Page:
Monday, 30 June 2008

"If you're not dancing in the advanced class, how do you know you're not already dancing at an advanced level?"

Thanks to James who asked a very relevant question about my previous post "If you're not dancing in the advanced class, how do you know you're not already dancing at an advanced level?"

In the past I have danced in the advanced class. When I was in Hamilton (where I first danced Ceroc) I moved from beginners to intermediate within six months and continued to dance the advanced class every week for the remaining three years I was in Hamilton. I also danced in the nationals, making it to the repocharge (spelling?) of the open, theoretically placing me 6-12 in the country at that point. In the 4 years since then, I've been dancing less, of course, but I've been dancing at a greater variety of places (such as London, where Ceroc started).

In short, I believe I have a reasonable idea of the level I should be dancing at to be in the advanced class.

And if, by some chance, I'm wrong (and let's face it, it happens to the best of us), at least I'm erring on the side of (a) safety and (b) modesty.

Sunday, 22 June 2008

Measuring the dancer

About once a week someone on the dancefloor asks me "You're really good, why are you in beginners rather than through there in advanced?" There is a related set of comments I frequently get to the effect that I'm the best dancer in the class (which is rather embarrassing, since some of the other dancers are being paid to be there, and I'm not). In the time I've been dancing I've come up with a range of answers to these ranging from the offhand to the glib. The real reason is somewhat deeper.

As I understand it there are four ways to measure a dancer (we'll put aside the ballroom-like abstract definitions of perfection to be heckled another day):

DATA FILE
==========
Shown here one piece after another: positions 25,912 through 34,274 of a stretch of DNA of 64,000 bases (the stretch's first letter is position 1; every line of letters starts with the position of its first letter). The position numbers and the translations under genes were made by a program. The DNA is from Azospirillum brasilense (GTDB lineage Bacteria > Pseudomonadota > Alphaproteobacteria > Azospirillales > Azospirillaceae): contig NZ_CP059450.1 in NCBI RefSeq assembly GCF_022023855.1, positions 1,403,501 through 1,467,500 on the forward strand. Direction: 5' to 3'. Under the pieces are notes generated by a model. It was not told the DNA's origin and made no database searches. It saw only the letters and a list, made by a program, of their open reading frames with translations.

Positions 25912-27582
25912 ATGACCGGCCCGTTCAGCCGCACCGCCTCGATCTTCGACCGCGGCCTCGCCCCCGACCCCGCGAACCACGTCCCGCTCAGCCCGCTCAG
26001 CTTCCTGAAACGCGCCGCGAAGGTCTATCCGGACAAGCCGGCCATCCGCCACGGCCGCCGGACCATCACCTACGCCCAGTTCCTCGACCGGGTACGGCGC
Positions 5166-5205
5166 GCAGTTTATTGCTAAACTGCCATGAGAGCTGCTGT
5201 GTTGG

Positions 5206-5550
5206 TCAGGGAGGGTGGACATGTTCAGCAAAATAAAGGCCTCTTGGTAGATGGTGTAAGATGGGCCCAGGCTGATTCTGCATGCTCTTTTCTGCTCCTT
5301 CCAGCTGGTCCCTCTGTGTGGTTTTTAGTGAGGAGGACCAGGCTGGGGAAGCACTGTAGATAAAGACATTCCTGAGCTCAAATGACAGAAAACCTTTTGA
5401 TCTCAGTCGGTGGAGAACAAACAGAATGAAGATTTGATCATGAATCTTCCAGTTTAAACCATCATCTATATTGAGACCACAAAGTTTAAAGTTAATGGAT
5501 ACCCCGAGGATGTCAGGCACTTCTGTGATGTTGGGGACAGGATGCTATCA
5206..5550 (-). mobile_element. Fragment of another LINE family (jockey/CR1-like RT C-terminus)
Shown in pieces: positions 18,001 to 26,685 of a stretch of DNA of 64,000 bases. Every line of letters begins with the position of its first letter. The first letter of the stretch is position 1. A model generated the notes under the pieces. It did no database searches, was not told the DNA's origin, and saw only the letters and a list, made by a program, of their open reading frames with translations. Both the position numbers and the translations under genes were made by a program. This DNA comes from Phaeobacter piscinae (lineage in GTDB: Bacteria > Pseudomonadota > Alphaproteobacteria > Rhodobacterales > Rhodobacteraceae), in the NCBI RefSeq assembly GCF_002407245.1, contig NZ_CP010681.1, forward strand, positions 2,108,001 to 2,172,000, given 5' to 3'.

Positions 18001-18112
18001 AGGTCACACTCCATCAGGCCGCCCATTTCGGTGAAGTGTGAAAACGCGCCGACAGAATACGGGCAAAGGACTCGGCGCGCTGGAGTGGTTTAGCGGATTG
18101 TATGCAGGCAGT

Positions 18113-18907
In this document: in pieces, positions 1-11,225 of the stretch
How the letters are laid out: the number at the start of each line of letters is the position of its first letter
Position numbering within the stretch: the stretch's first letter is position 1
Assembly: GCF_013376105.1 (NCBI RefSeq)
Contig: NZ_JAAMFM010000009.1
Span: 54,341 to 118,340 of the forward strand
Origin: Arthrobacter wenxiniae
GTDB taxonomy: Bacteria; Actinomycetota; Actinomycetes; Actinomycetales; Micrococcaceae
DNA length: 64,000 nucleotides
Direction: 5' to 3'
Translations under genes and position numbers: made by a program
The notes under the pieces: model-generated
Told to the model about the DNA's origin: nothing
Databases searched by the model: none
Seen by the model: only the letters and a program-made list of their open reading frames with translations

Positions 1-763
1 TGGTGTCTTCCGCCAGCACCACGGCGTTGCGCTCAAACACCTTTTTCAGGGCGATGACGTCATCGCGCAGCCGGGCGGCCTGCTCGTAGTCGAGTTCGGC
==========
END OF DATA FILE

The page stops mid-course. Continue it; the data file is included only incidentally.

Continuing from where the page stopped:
1. How one dances with the best dancer on the floor: This is a common trap for dancers to fall into, since it looks and feels like one is dancing at one's best when dancing with the best dancer on the floor. Unfortunately it places value on "easy to dance with" attributes---partners who are not interested in their own style; who're four foot nothing with negligible inertia; and partners who are dressed for the style of dance you're dancing. The "best" partners are also in greater and greater demand as partners, encouraging unreasonable behaviour. This not only leads to the worst kind of partnerships (see the movie Strictly Ballroom) but offers little room for partners to develop.
  2. How one dances with a particular partner: This is common for people who have a real-life partner who dances. It's great if dancing is something who do together to be together and everyone else is just cover for your dance floor antics. Unfortunately often it leads to couples who dance completely different with each other than they do with other people; in short, they're not dancing ceroc with each other, so the question of how well they're dancing it becomes moot.
  3. How one dances with a dancer at one's own level: In theory this is a great measure, but in my experience it converges on case number one, because when dancing with good dancing one looks and feels at one's best.
  4. How one dances with the worst dancer on the floor: The great thing about ceroc is that there are always beginners turning up, people who've never danced ceroc and often never danced at all. Dancing with hoi polloi requires excellent leading, the ability to recover from mistakes and competent move selection. These are the people for whom a single good dance can make the greatest difference to their evening (or the difference between coming back or not). These are the people who turn up in sneakers, two layers of satin or floor-length non-stretch dresses; these are the people who are demanding, not in their attitude, but in themselves; these are the people who will stretch your dancing. These are who I measure my dancing against.
So coming back to where we started: when will i move from beginners next door to advanced? when I'm confident I'm dancing at an advanced level with everyone in the beginners class. I don't mean dancing the lifts and throws, I mean the leading, the move selection, the extent of repertoire and the floorcraft.